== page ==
Who’s the most important Dutch photographer of the 20th century? I’m a fan of the largely street-based work of Ed van der Elsken (1925-90). People were his primary subject, often reflecting on friendship, romance and lust. Here are five images of male-female couples.
Guadalajara, Mexico, 1960
‘Love in Guadalajara’, said van der Elsken of this image, ‘very sweet on a bench in the Zocalo, the town square.’ I think we can be confident they didn’t realise they were being photographed.
Durban, South Africa, 1960
These are brother and sister Zulus. ‘We exchanged few words in English’, says van der Elsken. ‘They were all dressed up in their best clothes – the girl in anklets, bracelets, necklaces, beaded corselet, ribbons in her braided hair, flaming orange sweater, enormous breasts, two or three capes; the boy just as colourful in his own way, with his riding breeches, carved walking stick, fancy sweater and scarf, satin-faced jacket, broad brimmed hat.’
Taipeh (poster), 1973
This, from van der Elsken’s substantial body of commercial work, edges into the surreal. It was a poster designed for the window of a watch store in the Taiwanese capital, Taipeh. Probably quite hard for them to tell the time…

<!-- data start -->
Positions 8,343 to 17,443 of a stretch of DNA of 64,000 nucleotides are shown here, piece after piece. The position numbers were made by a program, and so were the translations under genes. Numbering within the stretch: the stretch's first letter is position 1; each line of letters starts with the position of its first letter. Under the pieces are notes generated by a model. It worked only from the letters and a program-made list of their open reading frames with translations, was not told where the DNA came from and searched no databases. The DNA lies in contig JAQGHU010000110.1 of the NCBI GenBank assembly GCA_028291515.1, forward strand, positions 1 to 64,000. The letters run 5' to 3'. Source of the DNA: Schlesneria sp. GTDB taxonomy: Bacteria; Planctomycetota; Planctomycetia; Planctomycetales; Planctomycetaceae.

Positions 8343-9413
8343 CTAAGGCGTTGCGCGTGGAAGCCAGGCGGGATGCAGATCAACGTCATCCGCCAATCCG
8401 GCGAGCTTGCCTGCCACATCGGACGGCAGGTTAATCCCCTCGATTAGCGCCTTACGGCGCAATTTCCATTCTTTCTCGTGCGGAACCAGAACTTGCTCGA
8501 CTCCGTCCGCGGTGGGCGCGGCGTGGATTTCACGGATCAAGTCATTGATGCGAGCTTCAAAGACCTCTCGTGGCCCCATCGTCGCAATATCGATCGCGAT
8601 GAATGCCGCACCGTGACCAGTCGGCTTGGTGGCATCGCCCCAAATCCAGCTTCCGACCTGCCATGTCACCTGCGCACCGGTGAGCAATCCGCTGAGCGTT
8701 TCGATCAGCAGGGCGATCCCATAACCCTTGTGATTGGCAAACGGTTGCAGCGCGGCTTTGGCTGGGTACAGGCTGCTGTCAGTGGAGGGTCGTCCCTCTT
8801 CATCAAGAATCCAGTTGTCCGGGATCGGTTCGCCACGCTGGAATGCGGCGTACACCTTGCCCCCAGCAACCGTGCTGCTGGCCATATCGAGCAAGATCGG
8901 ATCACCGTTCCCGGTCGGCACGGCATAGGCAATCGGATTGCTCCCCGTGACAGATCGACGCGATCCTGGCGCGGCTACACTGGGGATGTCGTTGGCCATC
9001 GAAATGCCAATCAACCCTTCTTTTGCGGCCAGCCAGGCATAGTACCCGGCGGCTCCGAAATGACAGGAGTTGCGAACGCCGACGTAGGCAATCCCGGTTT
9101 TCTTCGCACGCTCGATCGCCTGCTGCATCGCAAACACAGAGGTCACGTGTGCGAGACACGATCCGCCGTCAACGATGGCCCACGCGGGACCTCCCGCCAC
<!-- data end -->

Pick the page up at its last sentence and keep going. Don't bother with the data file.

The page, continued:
Marseille, 1974 (top)
From the book ‘Eye Love You’ (1977). Abandon is characteristically caught, but also the almost-disturbingly green nails on long fingers, clunky watch and a purple flash of light which adds just the right colour note. It was the appearance of this in Annet Gelink’s ‘Click and Collect’ sale that recently reminded me of van der Elsken.
Friends of van der Elsken from a time when he took a lot of nude pictures – also a time when hair contained a lot of photographic interest, and the combination here seems very much in the 60’s-70’s mode of the musical Hair.
Art writer and curator Paul Carey-Kent sees a lot of shows: we asked him to jot down whatever came into his head